Traditionally, when you use electroencephalography (EEG), it’s in a laboratory environment like a university lab, and you have a trained technician who puts the electrodes on. You can’t really take it out of the lab in that sense. So, when people first started trying to do this, started marketing these things, people would take them home, and the end user would be like, “What do I do? How do I get this thing on?” We went through that and figured it out. There’s a particular process of how to take people through and teach them how to use this. You actually gamify that process of getting the electrodes attached to your head, make that part of the experience. You lock in your VR environment, lock in your brain sensors.

Anyway, the reason why we put these electrodes on the back of the head is because that’s where the visual processing part of the brain lives. Auditory is right above the ear. Most of the active thinking, cognitive control, is in the pre-frontal area. And then, all back here is visual. You can measure, really accurately, visual responses to what’s going on in the visual field of the user. So, you’re seeing it in the VR headset, and we’re measuring the brain responses back here. Because we have this opportunity to put electrodes here, it gives us another level of coverage and resolution. It opens up a whole new world of possibilities around how you build this stuff into games.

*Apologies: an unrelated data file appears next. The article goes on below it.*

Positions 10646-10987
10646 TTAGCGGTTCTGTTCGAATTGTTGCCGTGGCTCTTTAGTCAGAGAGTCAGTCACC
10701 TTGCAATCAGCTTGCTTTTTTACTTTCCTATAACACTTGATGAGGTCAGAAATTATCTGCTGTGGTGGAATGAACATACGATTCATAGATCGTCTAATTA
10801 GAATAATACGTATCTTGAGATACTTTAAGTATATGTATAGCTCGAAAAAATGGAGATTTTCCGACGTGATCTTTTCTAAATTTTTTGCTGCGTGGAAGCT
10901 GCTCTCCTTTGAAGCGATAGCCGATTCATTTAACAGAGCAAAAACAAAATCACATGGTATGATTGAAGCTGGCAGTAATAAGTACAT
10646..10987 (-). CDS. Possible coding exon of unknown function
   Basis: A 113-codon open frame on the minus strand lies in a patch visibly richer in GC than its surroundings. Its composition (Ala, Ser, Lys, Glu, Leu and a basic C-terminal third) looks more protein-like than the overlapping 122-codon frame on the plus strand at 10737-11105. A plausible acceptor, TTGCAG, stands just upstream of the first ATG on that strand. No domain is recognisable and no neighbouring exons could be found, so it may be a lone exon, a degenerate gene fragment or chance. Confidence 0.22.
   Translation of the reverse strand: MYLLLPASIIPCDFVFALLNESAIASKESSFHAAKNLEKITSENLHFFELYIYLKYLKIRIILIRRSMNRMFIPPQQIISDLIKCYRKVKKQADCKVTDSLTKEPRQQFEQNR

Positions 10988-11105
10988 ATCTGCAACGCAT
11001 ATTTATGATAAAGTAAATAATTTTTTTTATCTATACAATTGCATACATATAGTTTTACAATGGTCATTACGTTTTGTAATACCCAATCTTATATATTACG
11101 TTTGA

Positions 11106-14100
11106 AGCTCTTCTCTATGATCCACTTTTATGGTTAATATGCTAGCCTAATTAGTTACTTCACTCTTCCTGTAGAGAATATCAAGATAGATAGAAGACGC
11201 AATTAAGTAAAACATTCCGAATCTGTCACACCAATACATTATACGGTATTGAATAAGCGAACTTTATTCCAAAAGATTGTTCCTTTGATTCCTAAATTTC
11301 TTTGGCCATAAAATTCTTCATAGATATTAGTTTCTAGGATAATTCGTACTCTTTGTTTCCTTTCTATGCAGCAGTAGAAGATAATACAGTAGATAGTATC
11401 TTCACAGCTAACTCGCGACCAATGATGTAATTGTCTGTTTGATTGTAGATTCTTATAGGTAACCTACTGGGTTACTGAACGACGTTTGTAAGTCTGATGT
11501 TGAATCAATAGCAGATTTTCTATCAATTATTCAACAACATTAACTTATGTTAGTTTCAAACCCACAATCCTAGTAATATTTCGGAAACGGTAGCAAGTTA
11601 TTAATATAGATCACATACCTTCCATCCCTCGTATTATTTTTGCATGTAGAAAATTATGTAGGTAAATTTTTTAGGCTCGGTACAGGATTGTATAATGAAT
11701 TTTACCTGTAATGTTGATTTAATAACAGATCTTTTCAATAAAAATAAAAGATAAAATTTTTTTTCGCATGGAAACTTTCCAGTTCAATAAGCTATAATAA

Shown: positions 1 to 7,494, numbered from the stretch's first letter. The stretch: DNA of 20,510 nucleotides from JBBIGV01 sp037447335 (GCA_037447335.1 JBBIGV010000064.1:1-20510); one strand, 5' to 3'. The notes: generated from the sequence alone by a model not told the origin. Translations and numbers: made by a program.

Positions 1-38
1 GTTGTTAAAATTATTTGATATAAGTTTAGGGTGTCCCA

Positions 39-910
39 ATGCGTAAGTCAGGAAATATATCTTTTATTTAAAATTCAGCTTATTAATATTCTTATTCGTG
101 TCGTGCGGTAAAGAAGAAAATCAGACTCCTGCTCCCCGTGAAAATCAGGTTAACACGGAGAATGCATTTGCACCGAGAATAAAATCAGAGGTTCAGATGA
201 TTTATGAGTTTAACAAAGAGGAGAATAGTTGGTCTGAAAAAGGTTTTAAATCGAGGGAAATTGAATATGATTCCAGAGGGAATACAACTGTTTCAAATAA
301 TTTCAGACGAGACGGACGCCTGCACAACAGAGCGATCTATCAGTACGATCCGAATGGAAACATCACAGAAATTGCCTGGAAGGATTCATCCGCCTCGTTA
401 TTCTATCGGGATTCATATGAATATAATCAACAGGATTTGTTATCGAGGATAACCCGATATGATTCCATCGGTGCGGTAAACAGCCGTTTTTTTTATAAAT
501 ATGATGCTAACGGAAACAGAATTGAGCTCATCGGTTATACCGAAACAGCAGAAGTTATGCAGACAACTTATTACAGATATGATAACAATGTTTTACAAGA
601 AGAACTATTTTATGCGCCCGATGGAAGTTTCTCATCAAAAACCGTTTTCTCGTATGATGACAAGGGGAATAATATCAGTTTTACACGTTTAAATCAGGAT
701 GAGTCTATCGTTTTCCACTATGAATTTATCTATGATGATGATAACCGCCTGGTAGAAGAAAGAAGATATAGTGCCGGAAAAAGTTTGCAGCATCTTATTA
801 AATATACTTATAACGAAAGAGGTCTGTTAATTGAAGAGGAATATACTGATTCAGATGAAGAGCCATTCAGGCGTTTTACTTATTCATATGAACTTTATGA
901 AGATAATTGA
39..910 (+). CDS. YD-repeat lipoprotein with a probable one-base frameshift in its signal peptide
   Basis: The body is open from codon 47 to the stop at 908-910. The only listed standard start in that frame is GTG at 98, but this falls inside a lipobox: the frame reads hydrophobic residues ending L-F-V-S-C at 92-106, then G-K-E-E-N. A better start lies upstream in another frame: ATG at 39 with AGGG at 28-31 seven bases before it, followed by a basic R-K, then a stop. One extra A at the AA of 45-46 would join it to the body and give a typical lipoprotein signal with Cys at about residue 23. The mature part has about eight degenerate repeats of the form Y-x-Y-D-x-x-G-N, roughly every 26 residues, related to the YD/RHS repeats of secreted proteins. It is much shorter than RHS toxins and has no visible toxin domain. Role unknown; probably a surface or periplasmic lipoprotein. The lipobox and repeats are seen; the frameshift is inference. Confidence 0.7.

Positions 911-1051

Above: The inside of a prototype of the Muse Virtual Reality for HTC Vive.

Image Credit: GamesBeat

GamesBeat: It’s interesting. It’s a different interpretation of what we think about when we talk about presence in VR. Are you also reaching out to developers to test this out?

Moffat: Yeah. This is going to come out in late 2018, this modified Vive with — this has more channels. Depending on what you buy, it’ll have eight or 16 channels. Sixteen is getting close to full head EEGs like you would see in a hospital. That goes up to 19 or 20 channels. This is going to come first to developers. We’ll make hundreds of them for game developers and VR developers, and we’ll seed them to people who are really engaged and want to work with us on this. This is a long-term project for us. We think we can really make a difference in VR, and we want to do it the right way.

GamesBeat: Did this emerge organically from your mindfulness work? Or were you always interested in the gaming space as well?

Moffat: We’re tinkerers. In our company we just love VR gaming. We do a lot of it, playing at night after everyone’s gone. The engineers will hang around and tinker and play with the Vive. It occurred to us a while ago that we could do something with biosignals, with brain signals in VR. We started playing around with it, and it turned out it was easier than we thought to bring something meaningful. We just kept going from there. In terms of the mindfulness stuff, there’s a sort of virtuous cycle.

Our CTO, who invented Muse, came to mindfulness not through the mindfulness movement or Buddhism, but he actually figured out the principles of mindfulness by using technology. He realized he had to learn to control his own thoughts, and then, he’s like, “Hey, has anybody ever heard of this? I just figured this thing out.” And everyone said, “Yeah, that’s basically focused attention, mindfulness meditation.” Oh, really? Yeah, that’s cool.